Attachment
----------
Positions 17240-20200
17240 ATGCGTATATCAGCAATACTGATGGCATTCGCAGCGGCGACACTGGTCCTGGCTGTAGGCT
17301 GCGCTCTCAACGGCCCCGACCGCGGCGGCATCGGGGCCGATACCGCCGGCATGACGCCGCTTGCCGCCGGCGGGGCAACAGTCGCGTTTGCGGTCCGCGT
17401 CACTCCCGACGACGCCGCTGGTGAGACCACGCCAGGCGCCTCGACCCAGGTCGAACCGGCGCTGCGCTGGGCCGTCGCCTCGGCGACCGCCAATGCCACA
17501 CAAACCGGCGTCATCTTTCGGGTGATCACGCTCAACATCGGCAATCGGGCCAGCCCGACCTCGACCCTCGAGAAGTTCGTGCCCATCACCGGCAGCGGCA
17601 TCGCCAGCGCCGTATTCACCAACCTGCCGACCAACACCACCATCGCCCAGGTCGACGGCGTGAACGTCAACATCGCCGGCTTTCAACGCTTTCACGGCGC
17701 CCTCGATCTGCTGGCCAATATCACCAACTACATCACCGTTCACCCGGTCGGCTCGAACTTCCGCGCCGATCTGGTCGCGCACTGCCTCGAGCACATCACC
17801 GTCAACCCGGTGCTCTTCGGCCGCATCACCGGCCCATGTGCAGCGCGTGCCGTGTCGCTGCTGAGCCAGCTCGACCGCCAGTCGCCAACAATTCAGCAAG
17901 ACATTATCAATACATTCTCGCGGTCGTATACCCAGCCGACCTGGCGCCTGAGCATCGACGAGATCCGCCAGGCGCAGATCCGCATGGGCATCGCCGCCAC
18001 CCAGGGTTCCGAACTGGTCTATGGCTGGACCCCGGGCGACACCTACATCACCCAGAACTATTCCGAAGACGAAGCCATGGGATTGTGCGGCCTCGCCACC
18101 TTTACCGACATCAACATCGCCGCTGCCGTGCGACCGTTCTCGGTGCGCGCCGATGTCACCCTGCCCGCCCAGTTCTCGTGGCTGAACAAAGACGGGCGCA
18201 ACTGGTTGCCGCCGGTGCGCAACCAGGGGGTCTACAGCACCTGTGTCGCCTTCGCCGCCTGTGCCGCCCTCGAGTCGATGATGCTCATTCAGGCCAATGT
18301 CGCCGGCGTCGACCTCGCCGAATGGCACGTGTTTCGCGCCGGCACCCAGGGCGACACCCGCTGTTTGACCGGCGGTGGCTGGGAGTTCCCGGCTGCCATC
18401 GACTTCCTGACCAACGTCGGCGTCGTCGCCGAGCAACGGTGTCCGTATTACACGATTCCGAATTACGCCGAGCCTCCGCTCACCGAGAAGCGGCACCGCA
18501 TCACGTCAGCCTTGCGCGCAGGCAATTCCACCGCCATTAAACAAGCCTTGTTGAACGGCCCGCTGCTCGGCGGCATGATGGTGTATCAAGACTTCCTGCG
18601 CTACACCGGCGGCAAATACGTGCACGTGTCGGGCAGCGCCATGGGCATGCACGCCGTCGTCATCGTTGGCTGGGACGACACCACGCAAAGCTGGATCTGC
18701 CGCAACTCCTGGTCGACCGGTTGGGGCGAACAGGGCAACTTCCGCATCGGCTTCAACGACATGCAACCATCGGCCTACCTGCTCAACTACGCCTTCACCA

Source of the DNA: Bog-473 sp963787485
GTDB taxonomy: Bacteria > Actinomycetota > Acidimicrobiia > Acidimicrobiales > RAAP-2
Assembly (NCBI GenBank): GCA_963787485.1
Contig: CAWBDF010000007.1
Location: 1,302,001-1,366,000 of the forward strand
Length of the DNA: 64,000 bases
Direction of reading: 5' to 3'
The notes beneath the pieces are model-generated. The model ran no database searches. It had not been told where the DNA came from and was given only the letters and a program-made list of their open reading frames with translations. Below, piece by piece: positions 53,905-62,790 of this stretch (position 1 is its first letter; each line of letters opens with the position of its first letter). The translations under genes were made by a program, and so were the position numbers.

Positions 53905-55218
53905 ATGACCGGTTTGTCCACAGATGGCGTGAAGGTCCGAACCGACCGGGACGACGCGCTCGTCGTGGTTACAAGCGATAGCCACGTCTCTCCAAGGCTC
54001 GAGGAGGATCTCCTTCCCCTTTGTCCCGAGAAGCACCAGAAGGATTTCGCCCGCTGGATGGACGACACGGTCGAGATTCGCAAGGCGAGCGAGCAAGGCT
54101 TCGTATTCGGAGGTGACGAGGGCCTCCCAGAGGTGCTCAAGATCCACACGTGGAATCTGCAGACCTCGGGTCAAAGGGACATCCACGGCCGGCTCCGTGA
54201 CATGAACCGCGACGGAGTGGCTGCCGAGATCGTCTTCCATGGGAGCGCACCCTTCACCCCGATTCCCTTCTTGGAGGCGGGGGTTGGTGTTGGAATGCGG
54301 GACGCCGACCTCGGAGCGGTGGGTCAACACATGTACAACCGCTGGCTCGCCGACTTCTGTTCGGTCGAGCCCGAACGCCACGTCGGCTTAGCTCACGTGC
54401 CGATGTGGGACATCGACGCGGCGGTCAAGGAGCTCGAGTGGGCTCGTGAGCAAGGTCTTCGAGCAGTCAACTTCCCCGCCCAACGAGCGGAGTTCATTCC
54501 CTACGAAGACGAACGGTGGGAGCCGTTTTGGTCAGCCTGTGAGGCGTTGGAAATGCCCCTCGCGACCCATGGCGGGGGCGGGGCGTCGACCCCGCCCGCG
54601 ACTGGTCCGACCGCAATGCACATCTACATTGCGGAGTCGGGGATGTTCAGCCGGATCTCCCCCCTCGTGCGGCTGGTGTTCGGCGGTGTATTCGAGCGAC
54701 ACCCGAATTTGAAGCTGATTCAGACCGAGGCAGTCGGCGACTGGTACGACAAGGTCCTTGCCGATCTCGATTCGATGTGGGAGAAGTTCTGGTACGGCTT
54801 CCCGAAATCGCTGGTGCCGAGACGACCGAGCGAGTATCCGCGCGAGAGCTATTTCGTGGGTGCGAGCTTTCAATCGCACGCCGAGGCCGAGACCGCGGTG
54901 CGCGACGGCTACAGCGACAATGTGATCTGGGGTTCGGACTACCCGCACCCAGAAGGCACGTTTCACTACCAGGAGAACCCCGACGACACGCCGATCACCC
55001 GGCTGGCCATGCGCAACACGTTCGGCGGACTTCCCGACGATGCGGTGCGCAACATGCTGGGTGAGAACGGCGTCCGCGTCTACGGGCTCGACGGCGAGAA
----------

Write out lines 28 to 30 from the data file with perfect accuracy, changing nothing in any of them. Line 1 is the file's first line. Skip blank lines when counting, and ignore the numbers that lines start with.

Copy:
54001 GAGGAGGATCTCCTTCCCCTTTGTCCCGAGAAGCACCAGAAGGATTTCGCCCGCTGGATGGACGACACGGTCGAGATTCGCAAGGCGAGCGAGCAAGGCT
54101 TCGTATTCGGAGGTGACGAGGGCCTCCCAGAGGTGCTCAAGATCCACACGTGGAATCTGCAGACCTCGGGTCAAAGGGACATCCACGGCCGGCTCCGTGA
54201 CATGAACCGCGACGGAGTGGCTGCCGAGATCGTCTTCCATGGGAGCGCACCCTTCACCCCGATTCCCTTCTTGGAGGCGGGGGTTGGTGTTGGAATGCGG